Mummification was the ancient Egyptian practice of embalming and preparing a body for the grave, from which it was believed the dead person would enter into an afterlife. Mummification was carried out by trained professional priests and required the skilled use of various pieces of apparatus.
The first step of mummification in ancient Egypt was to remove the brain. The embalmers did this by inserting a long slender piece of metal sculpted into a hook into the nose. They used the hook to drag pieces of the brain out through the nostrils.
An oil jar contained sacred oils used in the embalming of the body. The smell of the decaying body would often be overpowering, and the oils not only offered embalming qualities but also helped relieve the stench the corpse created. The oil jars were often slim and tall and made of simple clay.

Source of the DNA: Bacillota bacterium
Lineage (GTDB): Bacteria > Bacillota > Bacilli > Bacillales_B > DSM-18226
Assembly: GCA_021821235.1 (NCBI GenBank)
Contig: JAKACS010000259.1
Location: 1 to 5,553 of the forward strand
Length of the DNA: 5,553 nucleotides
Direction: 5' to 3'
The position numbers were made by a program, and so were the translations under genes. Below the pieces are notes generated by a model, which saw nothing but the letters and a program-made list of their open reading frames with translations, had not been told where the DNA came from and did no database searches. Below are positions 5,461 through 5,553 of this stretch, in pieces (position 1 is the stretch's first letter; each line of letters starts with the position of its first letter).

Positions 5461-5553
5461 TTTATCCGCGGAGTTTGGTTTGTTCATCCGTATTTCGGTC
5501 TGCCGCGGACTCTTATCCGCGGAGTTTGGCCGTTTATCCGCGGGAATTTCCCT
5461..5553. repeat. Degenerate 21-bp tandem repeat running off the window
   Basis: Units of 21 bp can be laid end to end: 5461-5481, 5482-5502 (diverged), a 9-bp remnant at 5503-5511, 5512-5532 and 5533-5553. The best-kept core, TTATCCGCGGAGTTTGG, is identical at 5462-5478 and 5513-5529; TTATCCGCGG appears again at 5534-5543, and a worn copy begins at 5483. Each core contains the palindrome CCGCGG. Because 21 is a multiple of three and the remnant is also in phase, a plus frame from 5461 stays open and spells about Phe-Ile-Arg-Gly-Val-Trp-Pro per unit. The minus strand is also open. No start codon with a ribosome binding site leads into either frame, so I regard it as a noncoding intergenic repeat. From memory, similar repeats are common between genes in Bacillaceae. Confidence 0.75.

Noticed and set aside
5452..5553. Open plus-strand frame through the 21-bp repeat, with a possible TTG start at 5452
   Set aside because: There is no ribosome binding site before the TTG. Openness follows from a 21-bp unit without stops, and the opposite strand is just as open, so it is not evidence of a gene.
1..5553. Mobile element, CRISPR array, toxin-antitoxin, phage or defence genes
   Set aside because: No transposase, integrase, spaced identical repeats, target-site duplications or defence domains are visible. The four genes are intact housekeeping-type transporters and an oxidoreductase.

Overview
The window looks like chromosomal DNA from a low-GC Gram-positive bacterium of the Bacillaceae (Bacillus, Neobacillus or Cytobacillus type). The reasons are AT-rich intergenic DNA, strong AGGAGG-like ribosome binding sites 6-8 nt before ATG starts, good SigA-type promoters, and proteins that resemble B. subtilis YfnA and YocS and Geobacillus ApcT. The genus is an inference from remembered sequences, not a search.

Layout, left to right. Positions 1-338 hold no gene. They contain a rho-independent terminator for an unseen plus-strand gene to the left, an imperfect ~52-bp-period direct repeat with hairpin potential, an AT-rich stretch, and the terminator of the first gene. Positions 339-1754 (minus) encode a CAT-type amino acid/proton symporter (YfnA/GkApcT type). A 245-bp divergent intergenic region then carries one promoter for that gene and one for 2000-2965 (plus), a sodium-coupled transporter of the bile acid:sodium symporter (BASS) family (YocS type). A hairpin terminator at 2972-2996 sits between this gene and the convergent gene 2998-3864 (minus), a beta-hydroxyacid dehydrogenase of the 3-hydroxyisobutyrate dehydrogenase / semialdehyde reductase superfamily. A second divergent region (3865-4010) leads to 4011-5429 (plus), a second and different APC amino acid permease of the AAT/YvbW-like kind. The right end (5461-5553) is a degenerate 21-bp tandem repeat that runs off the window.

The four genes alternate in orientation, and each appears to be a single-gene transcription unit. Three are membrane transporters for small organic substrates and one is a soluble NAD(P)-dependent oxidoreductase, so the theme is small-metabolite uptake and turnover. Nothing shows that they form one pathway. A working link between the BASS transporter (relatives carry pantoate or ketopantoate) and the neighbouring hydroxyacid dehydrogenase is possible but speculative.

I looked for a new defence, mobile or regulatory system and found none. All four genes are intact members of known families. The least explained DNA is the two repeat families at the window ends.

Funnel and Resin
Egyptian embalmers used a funnel to pour resin made from balsam-tree sap and plant nutrients into the dead person's head. The resin hardened, supporting the skull to keep it from collapsing. The resin was also used to coat the bandages and finish the embalming process.
Embalmer's Knife, Needles and Awls
The head priest embalmer used an embalmer's knife to slice the torso and remove organs such as the liver and intestines. This knife was usually curved and thin and often decorated with symbolism relating to the afterlife. Needles and awls supported the work of the knife, making small holes and punctures to enable easy and clean access.
Embalmers would place all of the organs they removed from the body into a canopic jar. In some cases, the jars were decorated with sculptures of the head of the dead person. In other cases, the jars had lids that were decorated with the heads of the sons of the god Horus. Each head was supposed to protect the organ until it was reunited with the body in the afterlife.